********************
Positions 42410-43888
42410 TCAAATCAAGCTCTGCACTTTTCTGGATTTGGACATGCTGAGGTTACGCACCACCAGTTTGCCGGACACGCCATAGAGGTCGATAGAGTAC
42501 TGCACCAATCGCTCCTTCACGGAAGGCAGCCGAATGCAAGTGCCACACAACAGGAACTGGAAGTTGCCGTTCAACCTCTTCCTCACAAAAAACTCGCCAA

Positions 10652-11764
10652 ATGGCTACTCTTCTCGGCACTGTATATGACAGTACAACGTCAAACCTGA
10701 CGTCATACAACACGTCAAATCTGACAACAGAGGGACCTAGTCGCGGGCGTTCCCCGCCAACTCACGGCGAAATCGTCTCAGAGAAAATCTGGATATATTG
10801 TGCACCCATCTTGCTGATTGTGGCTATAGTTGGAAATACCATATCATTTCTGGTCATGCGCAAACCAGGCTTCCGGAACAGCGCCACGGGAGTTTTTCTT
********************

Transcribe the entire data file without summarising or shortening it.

Positions 42410-43888
42410 TCAAATCAAGCTCTGCACTTTTCTGGATTTGGACATGCTGAGGTTACGCACCACCAGTTTGCCGGACACGCCATAGAGGTCGATAGAGTAC
42501 TGCACCAATCGCTCCTTCACGGAAGGCAGCCGAATGCAAGTGCCACACAACAGGAACTGGAAGTTGCCGTTCAACCTCTTCCTCACAAAAAACTCGCCAA

Positions 10652-11764
10652 ATGGCTACTCTTCTCGGCACTGTATATGACAGTACAACGTCAAACCTGA
10701 CGTCATACAACACGTCAAATCTGACAACAGAGGGACCTAGTCGCGGGCGTTCCCCGCCAACTCACGGCGAAATCGTCTCAGAGAAAATCTGGATATATTG
10801 TGCACCCATCTTGCTGATTGTGGCTATAGTTGGAAATACCATATCATTTCTGGTCATGCGCAAACCAGGCTTCCGGAACAGCGCCACGGGAGTTTTTCTT